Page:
Washington — Encyclopedia salesmen, free-lance cartoonists, contract welders, and truckers who own their rigs are examples of the independent contractor, a genre of worker typically free of the whiplash eye of a boss and the regimen of the time clock.
They are also free from withholding taxes on their income, and are thus not on the best of terms with the Internal Revenue Service. A controversial IRS report, issued in 1979, said independent contractors paid only 85 percent of the income tax they owed, cheating the government of an estimated $1 billion.
A new bill, introduced by Sen. Robert Dole (R) of Kansas, aims at making it harder for such self-employed workers to hide their income from the taxman. It would also set a basic definition of ''independent contractor,'' in an effort to end IRS-business battles over who gets the benefits of such stature.
''Anytime you get an apple and an orange, and it's more advantageous to be an orange, then everybody's going to try to be an orange''--in this case, an independent contractor, says Edward Maggio, a tax accountant for Seidman & Seidman.
Independent contractors account for only a small slice of the estimated $85 billion annual tax gap. But with Congress facing staggering deficits, any move to close the gap will likely draw strong support--and the IRS considers law in this area to be somewhat weak.
''The employee-independent contractor area is particularly in need of congressional attention,'' IRS Commissioner Roscoe Egger recently told Congress.
The compliance section of the bill would attempt to unearth illegally hidden income by attaching stiff new penalties to rules already on the books. Currently , companies must tell the IRS about payments of more than $600 made to independent contractors. Senator Dole's legislation would replace now-modest fines with percentage penalties. Incorrigible repeat offenders would be fined up to 30 percent of the payments they didn't tell the IRS about.
In addition, the bill would require that wholesale purchases of certain salesmen, such as Amway soap peddlers, be reported to the IRS.
The administration--through Assistant Treasury Secretary John Chapoton--has come out in favor of the legislation, though it considers the penalties somewhat complex. Even independent contractors themselves say it's not such a bad idea, though they claim they've been unfairly slurred.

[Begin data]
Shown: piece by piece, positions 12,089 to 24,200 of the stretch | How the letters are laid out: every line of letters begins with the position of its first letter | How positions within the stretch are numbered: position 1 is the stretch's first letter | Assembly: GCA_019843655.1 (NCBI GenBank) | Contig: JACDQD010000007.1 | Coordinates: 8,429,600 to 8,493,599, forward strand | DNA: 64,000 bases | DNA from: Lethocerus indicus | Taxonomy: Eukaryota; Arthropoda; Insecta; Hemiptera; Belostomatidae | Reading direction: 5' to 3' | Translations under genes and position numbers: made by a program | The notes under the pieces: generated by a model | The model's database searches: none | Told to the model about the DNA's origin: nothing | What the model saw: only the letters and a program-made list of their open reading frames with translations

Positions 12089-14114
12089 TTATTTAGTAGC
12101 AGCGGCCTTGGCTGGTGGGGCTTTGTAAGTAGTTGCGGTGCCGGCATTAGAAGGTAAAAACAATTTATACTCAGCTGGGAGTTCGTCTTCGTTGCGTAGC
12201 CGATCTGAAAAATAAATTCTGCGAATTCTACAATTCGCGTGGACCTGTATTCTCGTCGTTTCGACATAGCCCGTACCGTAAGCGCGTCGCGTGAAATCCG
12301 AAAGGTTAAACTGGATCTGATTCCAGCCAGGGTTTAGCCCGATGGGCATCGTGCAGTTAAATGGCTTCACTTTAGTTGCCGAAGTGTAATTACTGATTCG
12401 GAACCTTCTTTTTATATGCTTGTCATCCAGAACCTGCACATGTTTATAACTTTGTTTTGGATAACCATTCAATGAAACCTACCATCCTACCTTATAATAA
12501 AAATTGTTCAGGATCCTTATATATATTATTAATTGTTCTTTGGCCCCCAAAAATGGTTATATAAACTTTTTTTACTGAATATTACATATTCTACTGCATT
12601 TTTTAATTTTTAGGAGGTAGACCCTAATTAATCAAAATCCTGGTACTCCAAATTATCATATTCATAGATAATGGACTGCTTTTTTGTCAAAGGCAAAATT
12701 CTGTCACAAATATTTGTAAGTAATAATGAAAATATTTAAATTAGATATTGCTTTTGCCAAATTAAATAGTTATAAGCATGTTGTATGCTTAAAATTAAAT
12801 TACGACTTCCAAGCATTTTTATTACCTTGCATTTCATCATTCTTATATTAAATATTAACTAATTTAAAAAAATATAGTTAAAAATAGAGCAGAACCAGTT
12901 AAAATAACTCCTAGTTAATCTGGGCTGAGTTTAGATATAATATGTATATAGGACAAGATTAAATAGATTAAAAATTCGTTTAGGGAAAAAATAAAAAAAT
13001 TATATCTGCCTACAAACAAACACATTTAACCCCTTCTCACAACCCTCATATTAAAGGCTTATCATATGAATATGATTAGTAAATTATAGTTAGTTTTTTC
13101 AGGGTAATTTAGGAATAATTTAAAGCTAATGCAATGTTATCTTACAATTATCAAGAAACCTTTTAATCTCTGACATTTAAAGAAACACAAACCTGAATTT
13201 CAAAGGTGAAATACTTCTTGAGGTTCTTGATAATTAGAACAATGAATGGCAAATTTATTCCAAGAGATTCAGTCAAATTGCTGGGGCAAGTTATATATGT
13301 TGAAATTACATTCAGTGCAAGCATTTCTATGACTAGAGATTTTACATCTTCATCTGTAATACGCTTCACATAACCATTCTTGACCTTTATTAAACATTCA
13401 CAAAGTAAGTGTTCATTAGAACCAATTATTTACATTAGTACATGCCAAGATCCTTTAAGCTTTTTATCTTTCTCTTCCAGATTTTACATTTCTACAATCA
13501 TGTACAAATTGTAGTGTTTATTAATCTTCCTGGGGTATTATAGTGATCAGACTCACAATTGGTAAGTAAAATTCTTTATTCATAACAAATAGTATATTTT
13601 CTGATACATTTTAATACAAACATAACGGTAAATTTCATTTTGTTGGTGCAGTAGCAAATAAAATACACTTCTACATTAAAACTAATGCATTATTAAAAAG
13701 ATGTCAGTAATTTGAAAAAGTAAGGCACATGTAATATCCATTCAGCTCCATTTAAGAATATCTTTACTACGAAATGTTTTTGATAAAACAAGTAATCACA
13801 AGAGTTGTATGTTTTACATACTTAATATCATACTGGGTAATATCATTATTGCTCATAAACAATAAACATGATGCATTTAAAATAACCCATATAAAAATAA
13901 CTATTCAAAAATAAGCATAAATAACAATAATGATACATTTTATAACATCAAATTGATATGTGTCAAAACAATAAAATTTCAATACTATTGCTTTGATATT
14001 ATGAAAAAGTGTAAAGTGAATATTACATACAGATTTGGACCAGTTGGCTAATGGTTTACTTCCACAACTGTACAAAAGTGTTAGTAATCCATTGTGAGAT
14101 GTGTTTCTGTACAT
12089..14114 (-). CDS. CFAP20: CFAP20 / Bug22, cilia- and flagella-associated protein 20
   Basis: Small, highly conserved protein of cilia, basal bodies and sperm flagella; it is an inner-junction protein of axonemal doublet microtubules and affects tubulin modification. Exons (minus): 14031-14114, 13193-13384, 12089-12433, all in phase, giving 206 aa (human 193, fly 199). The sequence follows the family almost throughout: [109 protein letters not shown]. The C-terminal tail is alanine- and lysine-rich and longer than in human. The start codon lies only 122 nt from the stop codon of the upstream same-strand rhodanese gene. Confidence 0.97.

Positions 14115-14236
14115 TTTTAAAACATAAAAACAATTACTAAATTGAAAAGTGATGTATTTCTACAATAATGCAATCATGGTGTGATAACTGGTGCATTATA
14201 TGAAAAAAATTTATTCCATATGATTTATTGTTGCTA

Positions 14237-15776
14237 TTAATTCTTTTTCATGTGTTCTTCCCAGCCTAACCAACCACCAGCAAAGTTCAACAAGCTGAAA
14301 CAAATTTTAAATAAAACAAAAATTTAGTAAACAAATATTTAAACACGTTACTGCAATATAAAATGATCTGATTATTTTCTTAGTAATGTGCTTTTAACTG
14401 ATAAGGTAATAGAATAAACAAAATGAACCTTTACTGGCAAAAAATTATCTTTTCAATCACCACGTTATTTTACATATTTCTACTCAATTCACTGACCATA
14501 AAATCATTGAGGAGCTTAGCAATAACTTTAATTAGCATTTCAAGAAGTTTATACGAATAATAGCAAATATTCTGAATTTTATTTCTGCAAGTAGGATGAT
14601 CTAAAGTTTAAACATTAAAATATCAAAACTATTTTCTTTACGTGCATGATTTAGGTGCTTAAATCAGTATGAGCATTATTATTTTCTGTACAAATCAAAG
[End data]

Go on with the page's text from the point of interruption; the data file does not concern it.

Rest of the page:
''The allegations our people are less in compliance than the general population are false,'' says Mario Borssi, an attorney for the Direct Selling Association.
Mr. Borssi points out that the IRS study alleging a $1 billion shortfall was based only on taxpayers whose status as independent contractors was being legally challenged.
A far more controversial section of the bill would set criteria defining ''independent contractor.'' Even if they didn't meet the tests, workers could still claim contractor status, but those within the congressionally defined ''safe harbor'' would be sheltered from IRS lawsuits about someone's status.
Through much of the '60s and '70s, the IRS doggedly chased the independent contractors they thought were really employees. In 1979, Congress leashed the IRS with a moratorium on such prosecutions. That moratorium expires in June, and the self-employed quake at the thought of the government's again snapping at their heels.
''To remove the uncertainties caused by those attacks, we support the legislative effort to establish statutory 'safe harbor' rules,'' Duncan McRae of the American Trucking Association recently told the Senate Finance Committee.
Specifically, the bill says independent contractors must, among other things, control their own hours, risk income fluctuations, and pay for their own principal place of business.
The point of view on these rules depends on whether one intends to be moored in the safe harbor, or chasing people into it.
The Treasury reacted with a ringingly circumspect endorsement. ''Renewed consideration of this pressing issue is imperative,'' the Treasury's Mr. Chapoton said, though he expressed interest in tightening certain of the provisions.
''Basically, (the IRS) would like to see a tighter safe harbor,'' a Senate Finance Committee aide says.
The private sector has a different point of view.
''It seems so restrictive a number of individuals will fall outside the definition that have historically been treated as independent contractors,'' says Mr. Maggio of Seidman & Seidman.
It's easy for companies to handle independent contractors, Mr. Maggio points out: They don't have to withhold income tax, pay unemployment insurance, or contribute a portion of social security tax.
''If you really want to resolve the matter,'' he said, the government would have to end the advantages of hiring an independent contractor by eliminating the tax distinctions between independent contractors and employees.